DesignWare(R) ARC(R) IoT Development Kit

Overview

The DesignWare(R) ARC(R) IoT Development Kit is a versatile platform that includes the necessary hardware and software to accelerate software development and debugging of sensor fusion, voice recognition, and face detection designs. The ARC IoT Development Kit includes a silicon implementation of the ARC Data Fusion IP Subsystem running at 144 MHz on SMIC’s 55-nm ultra-low power process, and a rich set of peripherals commonly used in IoT designs such as USB, UART, SPI, I2C, PWM, SDIO, and ADCs.

DesignWare(R) ARC(R)IoT Development Kit (synopsys.com)

For details about the board, see: ARC IoT Development Kit (IoTDK)

Hardware

For hardware feature details, refer to : ARC IoT Development Kit

Programming and Debugging

Required Hardware and Software

To use Zephyr RTOS applications on the IoT Development Kit board, a few additional pieces of hardware are required.

  • A micro USB cable provides power to the board; however, if the board is to run standalone, the universal switching power adaptor (110-240V AC to 5V DC), provided in the package, can be used to power the board.
  • The Zephyr SDK
  • Terminal emulator software for use with the USB-UART. Suggestion: Putty Website.
  • (optional) A collection of Pmods, Arduino modules, or Mikro modules. See Digilent Pmod Modules or develop your custom interfaces to attach to the Pmod connector.

Set up the ARC IoT Development Kit

To run Zephyr application on IoT Development Kit, you need to setup the board correctly.

  • Connect the digilent usb cable from your host to the board.
  • Connect the 5V DC power supply to your board (optional).

Set up Zephyr Software

Building Sample Applications

You can try many of the sample applications or tests, but let us discuss the one called Hello World. It is found in samples/hello_world.

Configuring

You may need to write a prj_arc.conf file if the sample doesn’t have one. Next, you can use the menuconfig rule to configure the target. By specifying iotdk as the board configuration, you can select the ARC IoT Development Kit board support for Zephyr.

# On Linux/macOS
cd $ZEPHYR_BASE/samples/hello_world
mkdir build && cd build

# On Windows
cd %ZEPHYR_BASE%\samples\hello_world
mkdir build & cd build

# Use cmake to configure a Ninja-based build system:
cmake -GNinja -DBOARD=iotdk ..

# Now run ninja on the generated build system:
ninja menuconfig

Building

You can build an application in the usual way. Refer to Build an Application for more details. Here is an example for Hello World.

# On Linux/macOS
cd $ZEPHYR_BASE/samples/hello_world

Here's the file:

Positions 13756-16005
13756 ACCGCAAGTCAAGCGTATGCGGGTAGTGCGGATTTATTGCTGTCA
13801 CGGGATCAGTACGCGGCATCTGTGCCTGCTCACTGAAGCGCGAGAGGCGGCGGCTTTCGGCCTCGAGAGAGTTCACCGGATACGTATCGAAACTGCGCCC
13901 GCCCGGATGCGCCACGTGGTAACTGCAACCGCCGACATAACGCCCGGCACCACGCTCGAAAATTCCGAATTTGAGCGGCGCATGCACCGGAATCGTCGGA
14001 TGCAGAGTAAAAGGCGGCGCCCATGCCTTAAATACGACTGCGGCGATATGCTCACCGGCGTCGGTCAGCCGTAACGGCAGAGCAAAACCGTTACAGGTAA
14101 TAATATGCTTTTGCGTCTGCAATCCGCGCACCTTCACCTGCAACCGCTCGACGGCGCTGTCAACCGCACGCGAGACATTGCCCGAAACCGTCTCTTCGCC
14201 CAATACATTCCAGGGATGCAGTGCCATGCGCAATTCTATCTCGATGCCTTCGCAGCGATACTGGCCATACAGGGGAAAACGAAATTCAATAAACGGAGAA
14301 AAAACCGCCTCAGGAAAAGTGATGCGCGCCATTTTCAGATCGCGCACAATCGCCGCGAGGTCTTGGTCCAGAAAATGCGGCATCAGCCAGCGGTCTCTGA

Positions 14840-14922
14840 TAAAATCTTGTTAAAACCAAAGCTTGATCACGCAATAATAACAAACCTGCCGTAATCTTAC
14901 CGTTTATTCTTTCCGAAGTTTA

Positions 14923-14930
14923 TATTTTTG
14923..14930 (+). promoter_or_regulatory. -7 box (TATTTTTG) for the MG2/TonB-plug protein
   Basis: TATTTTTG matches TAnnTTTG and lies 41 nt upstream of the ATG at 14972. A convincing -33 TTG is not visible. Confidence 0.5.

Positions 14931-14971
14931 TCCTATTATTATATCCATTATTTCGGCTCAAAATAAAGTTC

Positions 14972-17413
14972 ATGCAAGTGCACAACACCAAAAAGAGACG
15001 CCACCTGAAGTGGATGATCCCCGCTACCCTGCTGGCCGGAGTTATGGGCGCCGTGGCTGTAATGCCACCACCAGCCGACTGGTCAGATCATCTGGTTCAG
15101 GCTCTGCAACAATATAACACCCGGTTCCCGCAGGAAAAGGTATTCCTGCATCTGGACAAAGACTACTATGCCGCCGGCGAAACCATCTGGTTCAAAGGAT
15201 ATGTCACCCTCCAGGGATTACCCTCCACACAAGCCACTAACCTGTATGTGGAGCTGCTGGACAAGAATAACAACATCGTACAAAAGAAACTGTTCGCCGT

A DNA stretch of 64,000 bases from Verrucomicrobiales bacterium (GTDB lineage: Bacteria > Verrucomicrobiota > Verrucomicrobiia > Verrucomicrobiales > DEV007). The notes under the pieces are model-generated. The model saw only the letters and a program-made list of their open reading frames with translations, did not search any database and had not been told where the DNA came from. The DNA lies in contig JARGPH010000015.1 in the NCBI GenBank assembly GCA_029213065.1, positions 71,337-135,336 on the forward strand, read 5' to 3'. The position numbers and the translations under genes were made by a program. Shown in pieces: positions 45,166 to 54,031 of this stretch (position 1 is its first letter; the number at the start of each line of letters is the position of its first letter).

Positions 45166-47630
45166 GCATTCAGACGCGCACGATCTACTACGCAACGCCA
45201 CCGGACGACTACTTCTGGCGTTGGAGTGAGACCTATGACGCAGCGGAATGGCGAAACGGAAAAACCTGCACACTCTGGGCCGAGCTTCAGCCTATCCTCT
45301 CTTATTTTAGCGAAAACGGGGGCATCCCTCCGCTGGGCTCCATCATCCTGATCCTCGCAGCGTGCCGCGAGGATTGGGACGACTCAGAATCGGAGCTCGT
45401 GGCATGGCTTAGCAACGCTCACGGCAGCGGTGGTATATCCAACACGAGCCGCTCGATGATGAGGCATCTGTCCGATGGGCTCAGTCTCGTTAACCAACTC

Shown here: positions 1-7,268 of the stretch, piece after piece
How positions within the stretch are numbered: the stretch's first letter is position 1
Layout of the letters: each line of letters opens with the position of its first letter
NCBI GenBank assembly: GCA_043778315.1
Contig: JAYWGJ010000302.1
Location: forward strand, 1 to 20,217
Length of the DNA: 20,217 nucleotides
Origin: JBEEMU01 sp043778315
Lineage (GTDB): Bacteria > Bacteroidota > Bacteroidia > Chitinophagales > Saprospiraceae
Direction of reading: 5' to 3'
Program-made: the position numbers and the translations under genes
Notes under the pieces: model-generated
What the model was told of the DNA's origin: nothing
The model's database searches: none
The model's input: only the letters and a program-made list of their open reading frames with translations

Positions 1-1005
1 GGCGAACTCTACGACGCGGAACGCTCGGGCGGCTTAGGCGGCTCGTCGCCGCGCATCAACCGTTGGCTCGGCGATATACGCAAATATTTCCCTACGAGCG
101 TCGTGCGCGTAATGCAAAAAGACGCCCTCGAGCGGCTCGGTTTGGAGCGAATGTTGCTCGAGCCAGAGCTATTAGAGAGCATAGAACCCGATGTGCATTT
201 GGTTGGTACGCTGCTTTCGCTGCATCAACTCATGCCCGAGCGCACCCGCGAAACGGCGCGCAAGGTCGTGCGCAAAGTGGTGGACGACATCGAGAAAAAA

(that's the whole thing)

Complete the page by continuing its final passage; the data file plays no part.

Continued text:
# If you already made a build directory (build) and ran cmake, just 'cd build' instead.
mkdir build && cd build

# On Windows
cd %ZEPHYR_BASE%\samples\hello_world
# If you already made a build directory (build) and ran cmake, just 'cd build' instead.
mkdir build & cd build

# Use cmake to configure a Ninja-based build system:
cmake -GNinja -DBOARD=iotdk ..

# Now run ninja on the generated build system:
ninja

Connecting Serial Output

In the default configuration, Zephyr’s IoT Development Kit images support serial output via the USB-UART on the board. To enable serial output:

  • Open a serial port emulator (i.e. on Linux minicom, putty, screen, etc)
  • Specify the tty driver name, for example, on Linux this may be /dev/ttyUSB0
  • Set the communication settings to:
Parameter Value
Baud: 115200
Data: 8 bits
Parity: None
Stopbits: 1

Debugging

Using the latest version of Zephyr SDK(>=0.9), you can debug and flash IoT Development Kit directly.

One option is to build and debug the application using the usual Zephyr build system commands.

# On Linux/macOS
cd <my app>
mkdir build && cd build

# On Windows
cd <my app>
mkdir build & cd build

# Use cmake to configure a Ninja-based build system:
cmake -GNinja -DBOARD=iotdk ..

# Now run ninja on the generated build system:
ninja debug

At this point you can do your normal debug session. Set breakpoints and then ‘c’ to continue into the program.

The other option is to launch a debug server, as follows.

# On Linux/macOS
cd <my app>
mkdir build && cd build

# On Windows
cd <my app>
mkdir build & cd build

# Use cmake to configure a Ninja-based build system:
cmake -GNinja -DBOARD=iotdk ..

# Now run ninja on the generated build system:
ninja debugserver

Then connect to the debug server at the IoT Development Kit from a second console, from the build directory containing the output zephyr.elf.

$ cd <my app>
$ $ZEPHYR_SDK_INSTALL_DIR/arc-zephyr-elf/bin/arc-zephyr-elf-gdb zephyr.elf
(gdb) target remote localhost:3333
(gdb) load
(gdb) b main
(gdb) c

Flashing

If you just want to download the application to the IoT Development Kit’s CCM and run, you can do so in the usual way.

# On Linux/macOS
cd <my app>
mkdir build && cd build

# On Windows
cd <my app>
mkdir build & cd build

# Use cmake to configure a Ninja-based build system:
cmake -GNinja -DBOARD=iotdk ..

# Now run ninja on the generated build system:
ninja flash

This command still uses openocd and gdb to load the application elf file to IoT Development Kit, but it will load the application and immediately run. If power is removed, the application will be lost since it wasn’t written to flash.

Most of the time you will not be flashing your program but will instead debug it using openocd and gdb. The program can be download via the USB cable into the code and data memories.

When you are ready to deploy the program so that it boots up automatically on reset or power-up, you can follow the steps to place the program on SPI-FLASH or internal eFlash.

For instructions on how to write your program to FLASH, refer to the documentation on the IoT Development Kit at the embARC website.

Release Notes

References